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Simple curing brine formula?

Hi guys,
Is there a simple salt to meat to water formula for creating a brine to cure small amounts of meat?

Most of the recipes I can find assume I'm working with more than 12 pounds, but I only have a couple of ounces. Yes, I do think it's worth the effort of curing such a small batch, it's a lambs tongue, so tiny, but needs to be in the brine today while it's still fresh.

I would love a simple, go to recipe for small amounts of brine that can have different spices added later - something like, per 1 oz meat, make a brine with x weight of (regular) salt and y volume water, cure for (about) z days. Anyone know a recipe like this? Please help.

trampledbygeese is a trusted home cook.

asked about 1 year ago
4 answers 1185 views
Open-uri20140620-21787-1s36iyd
alp.aker

Alp is a senior software engineer at Food52

added about 1 year ago

You can take any brining recipe and divide the salt and water measurements by the same factor, but keep the brining time the same.

Image
added about 1 year ago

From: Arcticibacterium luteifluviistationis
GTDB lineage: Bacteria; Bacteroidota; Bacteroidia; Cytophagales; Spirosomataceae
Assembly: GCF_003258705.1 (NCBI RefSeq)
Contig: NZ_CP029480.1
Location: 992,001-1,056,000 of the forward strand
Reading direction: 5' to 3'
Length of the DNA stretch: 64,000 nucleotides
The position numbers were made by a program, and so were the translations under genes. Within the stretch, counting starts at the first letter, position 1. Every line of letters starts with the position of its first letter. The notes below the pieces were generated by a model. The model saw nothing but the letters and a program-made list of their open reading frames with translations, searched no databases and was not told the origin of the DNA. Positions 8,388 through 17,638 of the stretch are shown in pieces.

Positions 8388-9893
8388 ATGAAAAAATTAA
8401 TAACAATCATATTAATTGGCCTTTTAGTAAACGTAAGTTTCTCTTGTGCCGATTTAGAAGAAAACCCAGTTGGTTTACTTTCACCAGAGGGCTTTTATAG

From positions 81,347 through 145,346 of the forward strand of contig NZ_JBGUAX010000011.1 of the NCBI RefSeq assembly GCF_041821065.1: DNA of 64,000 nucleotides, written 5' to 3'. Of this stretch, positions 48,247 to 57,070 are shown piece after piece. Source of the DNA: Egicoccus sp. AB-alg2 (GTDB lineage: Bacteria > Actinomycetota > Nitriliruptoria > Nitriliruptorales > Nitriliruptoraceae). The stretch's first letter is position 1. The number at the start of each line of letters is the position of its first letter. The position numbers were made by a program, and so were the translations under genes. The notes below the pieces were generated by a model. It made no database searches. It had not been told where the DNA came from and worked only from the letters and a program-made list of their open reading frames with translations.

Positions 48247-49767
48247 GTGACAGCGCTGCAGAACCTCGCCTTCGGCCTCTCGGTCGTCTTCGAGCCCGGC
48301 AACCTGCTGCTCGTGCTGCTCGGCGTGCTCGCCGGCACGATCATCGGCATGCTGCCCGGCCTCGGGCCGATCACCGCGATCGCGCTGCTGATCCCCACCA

You ll find the best guideline in Cooksilustrated.com

For 3 lbs of skinless and boneless breast of chicken, my best formula is 8 cups water plus 1/4 cup each table salt and sugar. Refrigerate for exactly 45 to 60 minutes. No less. Then rinse several times. I rinse 5 times.

Lardofavon
added about 1 year ago

A classic 1:1 brine is 1 cup of table salt to a gallon of water. In that there are 16 cups in a gallon & 16 tablespoons in a cup, this makes it very easy to scale a brine by the cup. So for every 1 cup of water use 1 tablespoon of table salt, or for every 1/3 cup of water use 1 teaspoon of table salt. The key here is table salt. If using kosher or sea salt, which weighs less by volume, you would need to increase the salt by 1.5-2x.